A group of attorneys is suing the company that marketed remdesivir as a safe and effective drug, which many hospitals administered to COVID-19 patients and whose efficacy has been called into question.
She is representing two individuals — although the lawsuit includes anyone who has been affected by the use or forced use of remdesivir, she said.
One plaintiff survived a 30-day coma after taking five doses of remdesivir. He flatlined after the fifth dose and was put in a coma.
“And 30 days later, he woke. He somehow was revived,” Scher said. “But is he cured? No, he has lots of problems. He cannot walk like he used to. He was in construction before, and now he can’t do anything he used to do.”
The second plaintiff is a widow with three children. She and her husband made it clear in the hospital that he did not want to be given remdesivir. But he was administered the drug anyway, Scher said.
“People in our class action have literally written on their bodies, ‘no remdesivir’ … and they were still given it. People like myself wear a bracelet every single day, which you can get on formerfedsgroup.org. And it says, I’m allergic to remdesivir,” Scher explained.
The lawsuit says Gilead Sciences marketed the drug as safe and effective without disclosing potential harmful side effects. Then Gilead Sciences continued to promote it as safe and effective even when injuries and deaths resulted from its use, according to the lawsuit.
Nicole Riggs, a woman who spoke with Liz Collin on her podcast last spring, believes remdesivir is to blame for her father’s death.
He was hospitalized at 70 years old after getting COVID, and he was treated with remdesivir despite his family’s wishes. His 16-day stay at the hospital before dying totaled $1.2 million in medical bills.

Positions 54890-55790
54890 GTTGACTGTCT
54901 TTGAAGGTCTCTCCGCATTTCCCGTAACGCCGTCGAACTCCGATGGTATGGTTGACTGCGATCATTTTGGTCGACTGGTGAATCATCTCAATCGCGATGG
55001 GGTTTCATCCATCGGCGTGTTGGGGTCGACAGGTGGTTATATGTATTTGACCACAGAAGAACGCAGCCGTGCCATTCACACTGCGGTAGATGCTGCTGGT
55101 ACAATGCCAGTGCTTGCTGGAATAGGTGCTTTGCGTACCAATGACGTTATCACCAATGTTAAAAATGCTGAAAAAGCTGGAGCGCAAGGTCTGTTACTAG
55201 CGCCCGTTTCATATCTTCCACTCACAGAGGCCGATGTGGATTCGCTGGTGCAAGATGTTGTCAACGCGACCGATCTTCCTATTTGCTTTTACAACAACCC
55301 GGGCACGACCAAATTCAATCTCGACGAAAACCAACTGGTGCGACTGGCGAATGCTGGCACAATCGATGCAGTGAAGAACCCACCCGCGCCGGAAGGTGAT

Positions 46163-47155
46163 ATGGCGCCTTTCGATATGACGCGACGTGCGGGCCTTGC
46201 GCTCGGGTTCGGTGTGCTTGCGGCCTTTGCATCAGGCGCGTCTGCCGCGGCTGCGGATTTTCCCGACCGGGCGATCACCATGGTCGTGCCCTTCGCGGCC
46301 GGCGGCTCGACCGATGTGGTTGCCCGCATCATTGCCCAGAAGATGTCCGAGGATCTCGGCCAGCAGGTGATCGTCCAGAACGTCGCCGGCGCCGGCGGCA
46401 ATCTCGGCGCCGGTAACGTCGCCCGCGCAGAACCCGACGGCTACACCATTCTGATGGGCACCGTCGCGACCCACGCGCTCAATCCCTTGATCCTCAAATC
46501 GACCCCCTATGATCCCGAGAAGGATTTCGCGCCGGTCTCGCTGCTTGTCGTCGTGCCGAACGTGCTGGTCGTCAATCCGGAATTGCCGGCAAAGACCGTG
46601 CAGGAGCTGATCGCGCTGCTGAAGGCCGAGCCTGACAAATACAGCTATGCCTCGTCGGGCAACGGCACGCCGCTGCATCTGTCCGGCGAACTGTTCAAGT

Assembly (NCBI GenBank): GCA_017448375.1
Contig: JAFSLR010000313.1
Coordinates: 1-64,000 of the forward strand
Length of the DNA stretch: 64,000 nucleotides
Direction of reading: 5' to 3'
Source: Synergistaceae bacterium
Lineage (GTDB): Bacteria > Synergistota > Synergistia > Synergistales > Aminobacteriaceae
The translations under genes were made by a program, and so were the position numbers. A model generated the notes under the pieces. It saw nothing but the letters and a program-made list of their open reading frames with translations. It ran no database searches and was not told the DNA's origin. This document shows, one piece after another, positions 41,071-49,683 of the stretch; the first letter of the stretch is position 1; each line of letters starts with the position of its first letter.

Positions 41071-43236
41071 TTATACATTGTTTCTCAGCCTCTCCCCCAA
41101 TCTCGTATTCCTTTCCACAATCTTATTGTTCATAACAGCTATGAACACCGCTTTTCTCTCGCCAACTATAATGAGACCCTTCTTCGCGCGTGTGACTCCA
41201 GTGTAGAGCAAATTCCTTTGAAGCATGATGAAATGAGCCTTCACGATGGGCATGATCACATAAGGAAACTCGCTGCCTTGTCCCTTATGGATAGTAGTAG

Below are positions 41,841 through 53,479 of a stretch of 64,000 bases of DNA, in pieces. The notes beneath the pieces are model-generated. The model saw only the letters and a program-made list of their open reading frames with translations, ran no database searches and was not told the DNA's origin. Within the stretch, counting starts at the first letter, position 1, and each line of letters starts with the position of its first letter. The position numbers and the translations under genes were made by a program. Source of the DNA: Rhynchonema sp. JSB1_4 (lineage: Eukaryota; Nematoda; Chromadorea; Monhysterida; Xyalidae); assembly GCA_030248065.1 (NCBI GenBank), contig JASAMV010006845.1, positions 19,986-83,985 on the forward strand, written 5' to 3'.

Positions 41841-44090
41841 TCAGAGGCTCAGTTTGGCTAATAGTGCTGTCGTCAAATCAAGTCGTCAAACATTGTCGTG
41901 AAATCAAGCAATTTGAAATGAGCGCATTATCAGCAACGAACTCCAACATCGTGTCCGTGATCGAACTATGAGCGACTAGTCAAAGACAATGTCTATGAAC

Scher believes it is her moral duty to bring this lawsuit.
“They’re starting to give it to people outpatient. And we have hearsay that there’s going to be an oral type of remdesivir that’s given almost over the counter. You can go to your pharmacy … and get it just like you get Tylenol PM. So basically, you’ll be killing yourself at home,” Scher said.
The lawsuit tries to get around the PREP Act, which protects Big Pharma in some false advertising cases.
She explained, “If you were eating a cookie or a protein bar, and it had some nuts or milk in it that you knew that you couldn’t have because you were allergic to it, it could cause you to get anaphylactic, you could sue that company because they didn’t have it written on the label, right? Okay, but in pharmacy, it doesn’t matter. They don’t have to have it written on the label.”
The lawsuit asks Gilead Sciences to cease and desist; the plaintiffs are not looking for money, Scher said.
“We want them to stop, cease and desist. … We would love to be able to give [money] to all the plaintiffs as well. But that’s not the motive. The motive is to save lives,” she said.
More than 1,100 stories are discussed in the lawsuit, Scher said.
Gilead Sciences did not respond to a request for comment on the lawsuit.